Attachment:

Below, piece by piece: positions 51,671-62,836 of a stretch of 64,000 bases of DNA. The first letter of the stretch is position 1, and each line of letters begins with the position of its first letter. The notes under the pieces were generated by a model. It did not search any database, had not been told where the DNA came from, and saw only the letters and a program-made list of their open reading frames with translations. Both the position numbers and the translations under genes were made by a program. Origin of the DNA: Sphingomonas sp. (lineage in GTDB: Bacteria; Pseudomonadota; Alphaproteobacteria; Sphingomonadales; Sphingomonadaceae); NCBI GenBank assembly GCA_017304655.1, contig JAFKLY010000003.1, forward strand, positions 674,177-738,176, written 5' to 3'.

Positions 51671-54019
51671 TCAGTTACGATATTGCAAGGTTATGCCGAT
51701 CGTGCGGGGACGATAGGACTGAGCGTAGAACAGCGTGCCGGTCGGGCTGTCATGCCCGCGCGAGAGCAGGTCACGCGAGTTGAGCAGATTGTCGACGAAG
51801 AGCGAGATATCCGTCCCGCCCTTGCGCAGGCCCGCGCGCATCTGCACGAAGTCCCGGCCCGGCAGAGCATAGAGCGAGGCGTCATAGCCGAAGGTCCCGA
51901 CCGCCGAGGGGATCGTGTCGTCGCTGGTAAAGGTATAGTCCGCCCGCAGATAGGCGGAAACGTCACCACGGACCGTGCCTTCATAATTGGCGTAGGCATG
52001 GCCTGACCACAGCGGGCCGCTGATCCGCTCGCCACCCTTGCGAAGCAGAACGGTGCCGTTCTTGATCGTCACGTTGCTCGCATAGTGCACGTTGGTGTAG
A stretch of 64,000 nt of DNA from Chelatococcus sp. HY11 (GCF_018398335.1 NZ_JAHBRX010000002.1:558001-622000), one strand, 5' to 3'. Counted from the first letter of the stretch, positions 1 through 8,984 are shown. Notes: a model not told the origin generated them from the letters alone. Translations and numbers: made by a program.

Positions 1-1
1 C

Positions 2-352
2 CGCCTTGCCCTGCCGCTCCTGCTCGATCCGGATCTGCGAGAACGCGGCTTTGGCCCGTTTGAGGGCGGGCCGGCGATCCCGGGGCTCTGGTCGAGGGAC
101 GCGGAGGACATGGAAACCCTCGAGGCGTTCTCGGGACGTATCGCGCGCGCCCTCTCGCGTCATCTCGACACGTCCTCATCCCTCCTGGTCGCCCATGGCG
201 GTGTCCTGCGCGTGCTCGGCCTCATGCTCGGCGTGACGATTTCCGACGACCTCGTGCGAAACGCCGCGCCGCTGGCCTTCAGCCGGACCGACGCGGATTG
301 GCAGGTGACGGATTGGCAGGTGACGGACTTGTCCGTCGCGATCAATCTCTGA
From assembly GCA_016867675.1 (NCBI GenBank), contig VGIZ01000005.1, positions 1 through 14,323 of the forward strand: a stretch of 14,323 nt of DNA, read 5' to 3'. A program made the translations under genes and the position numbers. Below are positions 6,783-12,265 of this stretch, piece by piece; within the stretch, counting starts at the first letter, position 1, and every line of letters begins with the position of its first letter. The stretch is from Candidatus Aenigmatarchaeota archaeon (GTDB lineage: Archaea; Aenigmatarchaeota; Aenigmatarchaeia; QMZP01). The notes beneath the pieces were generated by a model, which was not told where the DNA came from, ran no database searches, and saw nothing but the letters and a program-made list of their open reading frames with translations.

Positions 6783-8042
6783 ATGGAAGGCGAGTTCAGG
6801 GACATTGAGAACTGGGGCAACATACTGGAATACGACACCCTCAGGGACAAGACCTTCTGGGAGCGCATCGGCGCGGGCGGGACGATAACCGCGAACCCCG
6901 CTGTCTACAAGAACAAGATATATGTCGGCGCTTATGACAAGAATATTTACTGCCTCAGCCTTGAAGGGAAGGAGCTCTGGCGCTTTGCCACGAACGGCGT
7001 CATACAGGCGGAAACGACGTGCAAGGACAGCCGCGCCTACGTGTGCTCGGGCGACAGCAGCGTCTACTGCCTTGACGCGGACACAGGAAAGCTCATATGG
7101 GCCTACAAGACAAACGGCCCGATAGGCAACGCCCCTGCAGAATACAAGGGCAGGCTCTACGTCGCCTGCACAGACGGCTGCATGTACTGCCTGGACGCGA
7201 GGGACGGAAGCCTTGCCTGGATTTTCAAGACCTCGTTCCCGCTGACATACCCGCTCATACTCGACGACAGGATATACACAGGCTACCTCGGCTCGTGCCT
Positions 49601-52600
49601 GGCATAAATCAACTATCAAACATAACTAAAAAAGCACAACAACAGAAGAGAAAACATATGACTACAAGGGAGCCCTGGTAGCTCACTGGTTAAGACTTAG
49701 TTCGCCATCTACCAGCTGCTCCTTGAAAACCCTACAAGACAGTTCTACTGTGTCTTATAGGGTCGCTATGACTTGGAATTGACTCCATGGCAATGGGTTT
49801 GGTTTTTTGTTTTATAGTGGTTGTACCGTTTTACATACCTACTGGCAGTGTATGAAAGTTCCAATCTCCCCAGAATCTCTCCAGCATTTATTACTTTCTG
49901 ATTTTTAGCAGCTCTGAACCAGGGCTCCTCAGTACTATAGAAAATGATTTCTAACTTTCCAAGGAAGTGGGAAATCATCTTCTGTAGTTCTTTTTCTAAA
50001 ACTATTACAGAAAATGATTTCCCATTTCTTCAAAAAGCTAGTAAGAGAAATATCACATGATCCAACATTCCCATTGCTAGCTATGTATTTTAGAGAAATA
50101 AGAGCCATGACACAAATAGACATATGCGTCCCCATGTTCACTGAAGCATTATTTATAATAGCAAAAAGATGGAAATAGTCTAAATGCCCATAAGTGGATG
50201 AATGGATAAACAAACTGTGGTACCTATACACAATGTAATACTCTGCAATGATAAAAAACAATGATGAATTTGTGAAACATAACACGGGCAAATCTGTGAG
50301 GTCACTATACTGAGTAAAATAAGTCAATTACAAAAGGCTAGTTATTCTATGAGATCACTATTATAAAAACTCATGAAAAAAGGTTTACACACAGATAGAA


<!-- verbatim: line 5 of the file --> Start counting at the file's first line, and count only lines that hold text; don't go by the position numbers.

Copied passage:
51801 AGCGAGATATCCGTCCCGCCCTTGCGCAGGCCCGCGCGCATCTGCACGAAGTCCCGGCCCGGCAGAGCATAGAGCGAGGCGTCATAGCCGAAGGTCCCGA